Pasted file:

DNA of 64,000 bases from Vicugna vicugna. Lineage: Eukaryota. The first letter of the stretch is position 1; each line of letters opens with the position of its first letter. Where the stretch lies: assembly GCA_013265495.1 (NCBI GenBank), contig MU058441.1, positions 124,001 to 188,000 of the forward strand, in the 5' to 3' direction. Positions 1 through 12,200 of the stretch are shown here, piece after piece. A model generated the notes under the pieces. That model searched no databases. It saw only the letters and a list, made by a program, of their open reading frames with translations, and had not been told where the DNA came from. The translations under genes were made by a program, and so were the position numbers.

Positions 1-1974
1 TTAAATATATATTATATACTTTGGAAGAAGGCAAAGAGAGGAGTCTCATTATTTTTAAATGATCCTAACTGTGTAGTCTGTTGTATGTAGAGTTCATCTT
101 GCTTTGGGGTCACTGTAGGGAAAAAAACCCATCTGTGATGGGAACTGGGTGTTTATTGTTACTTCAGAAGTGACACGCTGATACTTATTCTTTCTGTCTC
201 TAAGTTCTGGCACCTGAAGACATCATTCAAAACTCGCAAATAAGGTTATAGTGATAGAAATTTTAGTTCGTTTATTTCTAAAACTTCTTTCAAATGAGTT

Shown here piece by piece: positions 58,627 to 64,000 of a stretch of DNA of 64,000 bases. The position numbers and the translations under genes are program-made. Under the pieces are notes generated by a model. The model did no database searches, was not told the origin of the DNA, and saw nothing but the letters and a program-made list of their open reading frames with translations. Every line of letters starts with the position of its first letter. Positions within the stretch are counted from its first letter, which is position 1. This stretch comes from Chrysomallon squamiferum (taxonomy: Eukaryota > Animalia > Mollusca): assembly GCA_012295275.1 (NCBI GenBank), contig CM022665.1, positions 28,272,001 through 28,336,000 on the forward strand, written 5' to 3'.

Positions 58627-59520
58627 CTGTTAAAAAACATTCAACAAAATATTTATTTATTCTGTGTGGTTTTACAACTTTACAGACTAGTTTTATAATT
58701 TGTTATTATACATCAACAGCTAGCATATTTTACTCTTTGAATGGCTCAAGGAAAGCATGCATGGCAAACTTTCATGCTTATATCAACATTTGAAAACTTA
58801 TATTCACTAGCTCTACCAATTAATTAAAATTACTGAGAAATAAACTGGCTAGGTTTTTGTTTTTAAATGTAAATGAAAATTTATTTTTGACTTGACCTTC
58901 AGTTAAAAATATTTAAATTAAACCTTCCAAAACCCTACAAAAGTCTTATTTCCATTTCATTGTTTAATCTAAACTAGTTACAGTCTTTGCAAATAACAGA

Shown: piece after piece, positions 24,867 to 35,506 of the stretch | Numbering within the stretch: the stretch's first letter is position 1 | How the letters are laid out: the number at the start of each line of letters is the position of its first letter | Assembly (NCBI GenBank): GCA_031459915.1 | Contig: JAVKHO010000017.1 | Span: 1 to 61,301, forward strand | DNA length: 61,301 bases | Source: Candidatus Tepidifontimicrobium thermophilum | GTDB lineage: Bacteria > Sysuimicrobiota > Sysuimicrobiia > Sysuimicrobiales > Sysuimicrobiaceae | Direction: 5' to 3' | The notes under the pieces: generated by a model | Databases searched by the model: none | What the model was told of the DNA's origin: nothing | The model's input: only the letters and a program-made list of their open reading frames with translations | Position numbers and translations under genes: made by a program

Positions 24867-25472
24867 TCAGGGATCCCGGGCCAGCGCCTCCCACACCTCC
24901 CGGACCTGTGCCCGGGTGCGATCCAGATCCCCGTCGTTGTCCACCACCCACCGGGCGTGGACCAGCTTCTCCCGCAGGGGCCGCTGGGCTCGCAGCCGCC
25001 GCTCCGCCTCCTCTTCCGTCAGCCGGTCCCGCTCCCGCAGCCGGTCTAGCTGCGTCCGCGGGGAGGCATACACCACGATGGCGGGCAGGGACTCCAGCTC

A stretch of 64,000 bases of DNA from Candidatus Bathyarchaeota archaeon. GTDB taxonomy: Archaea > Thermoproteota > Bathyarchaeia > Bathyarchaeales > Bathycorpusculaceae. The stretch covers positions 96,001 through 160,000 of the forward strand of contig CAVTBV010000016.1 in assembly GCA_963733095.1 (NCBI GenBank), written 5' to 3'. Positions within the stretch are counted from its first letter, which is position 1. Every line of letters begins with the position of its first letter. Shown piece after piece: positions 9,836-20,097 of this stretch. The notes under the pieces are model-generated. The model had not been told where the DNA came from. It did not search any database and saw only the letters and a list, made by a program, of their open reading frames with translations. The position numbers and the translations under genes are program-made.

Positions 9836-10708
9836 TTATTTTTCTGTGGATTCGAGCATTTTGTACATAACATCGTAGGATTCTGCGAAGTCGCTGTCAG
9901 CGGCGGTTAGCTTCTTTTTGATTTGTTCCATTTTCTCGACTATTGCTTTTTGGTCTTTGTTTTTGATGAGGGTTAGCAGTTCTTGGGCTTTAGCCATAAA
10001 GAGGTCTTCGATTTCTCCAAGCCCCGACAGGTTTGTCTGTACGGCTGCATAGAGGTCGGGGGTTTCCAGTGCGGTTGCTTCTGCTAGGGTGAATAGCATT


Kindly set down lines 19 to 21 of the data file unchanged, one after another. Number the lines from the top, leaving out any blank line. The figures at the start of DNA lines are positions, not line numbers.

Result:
9836 TTATTTTTCTGTGGATTCGAGCATTTTGTACATAACATCGTAGGATTCTGCGAAGTCGCTGTCAG
9901 CGGCGGTTAGCTTCTTTTTGATTTGTTCCATTTTCTCGACTATTGCTTTTTGGTCTTTGTTTTTGATGAGGGTTAGCAGTTCTTGGGCTTTAGCCATAAA
10001 GAGGTCTTCGATTTCTCCAAGCCCCGACAGGTTTGTCTGTACGGCTGCATAGAGGTCGGGGGTTTCCAGTGCGGTTGCTTCTGCTAGGGTGAATAGCATT